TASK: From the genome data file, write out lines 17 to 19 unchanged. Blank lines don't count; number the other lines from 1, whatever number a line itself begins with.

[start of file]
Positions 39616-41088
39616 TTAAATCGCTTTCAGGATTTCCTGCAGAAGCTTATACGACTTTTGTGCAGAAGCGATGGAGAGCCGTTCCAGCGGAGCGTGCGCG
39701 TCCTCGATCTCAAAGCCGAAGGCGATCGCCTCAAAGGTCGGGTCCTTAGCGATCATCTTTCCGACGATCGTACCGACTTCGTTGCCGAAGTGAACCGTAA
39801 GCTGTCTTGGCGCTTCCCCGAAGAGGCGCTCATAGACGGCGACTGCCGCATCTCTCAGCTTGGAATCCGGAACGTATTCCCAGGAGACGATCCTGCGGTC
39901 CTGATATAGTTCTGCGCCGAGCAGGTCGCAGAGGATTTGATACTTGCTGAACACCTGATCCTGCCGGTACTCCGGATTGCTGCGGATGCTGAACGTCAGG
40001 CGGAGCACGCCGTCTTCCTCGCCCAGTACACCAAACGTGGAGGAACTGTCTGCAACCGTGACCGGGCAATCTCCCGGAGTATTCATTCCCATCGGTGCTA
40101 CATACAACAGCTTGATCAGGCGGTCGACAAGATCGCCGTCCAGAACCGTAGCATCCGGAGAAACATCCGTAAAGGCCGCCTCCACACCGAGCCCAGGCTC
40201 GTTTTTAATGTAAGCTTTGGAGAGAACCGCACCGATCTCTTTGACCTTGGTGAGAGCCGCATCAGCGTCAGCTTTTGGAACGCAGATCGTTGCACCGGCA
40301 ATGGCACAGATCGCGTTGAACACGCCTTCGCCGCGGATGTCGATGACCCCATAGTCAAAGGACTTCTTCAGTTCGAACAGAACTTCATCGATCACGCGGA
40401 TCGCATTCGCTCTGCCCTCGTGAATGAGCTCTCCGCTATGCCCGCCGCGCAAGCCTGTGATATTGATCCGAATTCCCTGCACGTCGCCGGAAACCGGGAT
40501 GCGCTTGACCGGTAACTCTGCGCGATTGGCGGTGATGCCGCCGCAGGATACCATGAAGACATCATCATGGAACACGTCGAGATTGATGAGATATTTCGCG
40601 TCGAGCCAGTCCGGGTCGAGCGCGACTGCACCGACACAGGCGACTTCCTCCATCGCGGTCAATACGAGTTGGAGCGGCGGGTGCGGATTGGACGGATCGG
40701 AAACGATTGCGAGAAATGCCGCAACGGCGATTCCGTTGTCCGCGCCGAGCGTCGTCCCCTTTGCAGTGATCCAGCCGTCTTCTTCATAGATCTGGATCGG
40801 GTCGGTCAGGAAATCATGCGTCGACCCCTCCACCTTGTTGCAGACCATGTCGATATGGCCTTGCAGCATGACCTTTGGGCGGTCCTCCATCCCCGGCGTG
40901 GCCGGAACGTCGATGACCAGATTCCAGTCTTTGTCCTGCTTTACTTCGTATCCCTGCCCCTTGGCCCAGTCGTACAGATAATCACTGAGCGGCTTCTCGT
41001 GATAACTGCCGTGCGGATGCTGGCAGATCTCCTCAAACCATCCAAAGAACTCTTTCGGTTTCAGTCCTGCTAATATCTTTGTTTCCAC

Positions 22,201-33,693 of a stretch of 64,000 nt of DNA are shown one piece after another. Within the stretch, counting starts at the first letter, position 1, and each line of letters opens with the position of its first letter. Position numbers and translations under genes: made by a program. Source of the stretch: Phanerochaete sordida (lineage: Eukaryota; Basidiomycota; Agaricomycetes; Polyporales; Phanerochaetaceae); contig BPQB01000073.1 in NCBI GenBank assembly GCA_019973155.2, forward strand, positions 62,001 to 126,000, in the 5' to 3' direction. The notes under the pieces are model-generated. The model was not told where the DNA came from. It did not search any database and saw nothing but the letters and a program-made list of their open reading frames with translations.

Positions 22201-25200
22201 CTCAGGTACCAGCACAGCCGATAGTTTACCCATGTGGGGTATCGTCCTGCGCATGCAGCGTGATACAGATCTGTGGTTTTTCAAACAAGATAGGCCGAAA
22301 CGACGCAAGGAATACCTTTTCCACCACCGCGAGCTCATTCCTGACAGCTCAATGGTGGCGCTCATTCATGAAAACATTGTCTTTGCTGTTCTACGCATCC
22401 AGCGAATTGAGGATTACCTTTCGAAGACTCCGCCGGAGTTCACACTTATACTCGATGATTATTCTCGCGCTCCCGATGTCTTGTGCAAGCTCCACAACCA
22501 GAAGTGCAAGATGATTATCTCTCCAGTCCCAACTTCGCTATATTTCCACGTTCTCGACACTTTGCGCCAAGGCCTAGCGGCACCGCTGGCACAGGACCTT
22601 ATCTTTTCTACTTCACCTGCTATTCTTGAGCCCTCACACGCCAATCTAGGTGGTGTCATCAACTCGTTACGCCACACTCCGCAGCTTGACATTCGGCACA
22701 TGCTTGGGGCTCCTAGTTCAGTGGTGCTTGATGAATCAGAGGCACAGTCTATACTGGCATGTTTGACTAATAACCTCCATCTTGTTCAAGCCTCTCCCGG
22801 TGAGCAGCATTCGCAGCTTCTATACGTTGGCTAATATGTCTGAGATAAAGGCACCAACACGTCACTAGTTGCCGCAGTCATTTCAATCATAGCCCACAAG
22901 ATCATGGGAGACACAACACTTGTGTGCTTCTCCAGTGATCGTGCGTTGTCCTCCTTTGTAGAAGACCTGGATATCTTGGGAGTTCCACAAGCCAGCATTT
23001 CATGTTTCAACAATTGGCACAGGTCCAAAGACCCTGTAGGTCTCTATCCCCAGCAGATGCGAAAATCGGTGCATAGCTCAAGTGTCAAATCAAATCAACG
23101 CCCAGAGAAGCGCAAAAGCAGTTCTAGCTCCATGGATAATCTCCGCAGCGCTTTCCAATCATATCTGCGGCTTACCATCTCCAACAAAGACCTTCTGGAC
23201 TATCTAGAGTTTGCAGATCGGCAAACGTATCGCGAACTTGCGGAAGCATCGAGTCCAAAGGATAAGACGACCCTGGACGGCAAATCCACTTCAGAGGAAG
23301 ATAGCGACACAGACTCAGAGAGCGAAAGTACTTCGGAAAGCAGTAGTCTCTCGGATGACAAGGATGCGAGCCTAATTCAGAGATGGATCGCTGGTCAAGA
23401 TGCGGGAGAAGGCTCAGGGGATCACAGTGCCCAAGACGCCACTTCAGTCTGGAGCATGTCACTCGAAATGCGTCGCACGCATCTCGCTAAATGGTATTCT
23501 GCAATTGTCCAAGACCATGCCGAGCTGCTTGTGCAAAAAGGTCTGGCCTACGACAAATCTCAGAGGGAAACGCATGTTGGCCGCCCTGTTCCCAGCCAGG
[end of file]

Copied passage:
Positions 22,201-33,693 of a stretch of 64,000 nt of DNA are shown one piece after another. Within the stretch, counting starts at the first letter, position 1, and each line of letters opens with the position of its first letter. Position numbers and translations under genes: made by a program. Source of the stretch: Phanerochaete sordida (lineage: Eukaryota; Basidiomycota; Agaricomycetes; Polyporales; Phanerochaetaceae); contig BPQB01000073.1 in NCBI GenBank assembly GCA_019973155.2, forward strand, positions 62,001 to 126,000, in the 5' to 3' direction. The notes under the pieces are model-generated. The model was not told where the DNA came from. It did not search any database and saw nothing but the letters and a program-made list of their open reading frames with translations.

Positions 22201-25200
22201 CTCAGGTACCAGCACAGCCGATAGTTTACCCATGTGGGGTATCGTCCTGCGCATGCAGCGTGATACAGATCTGTGGTTTTTCAAACAAGATAGGCCGAAA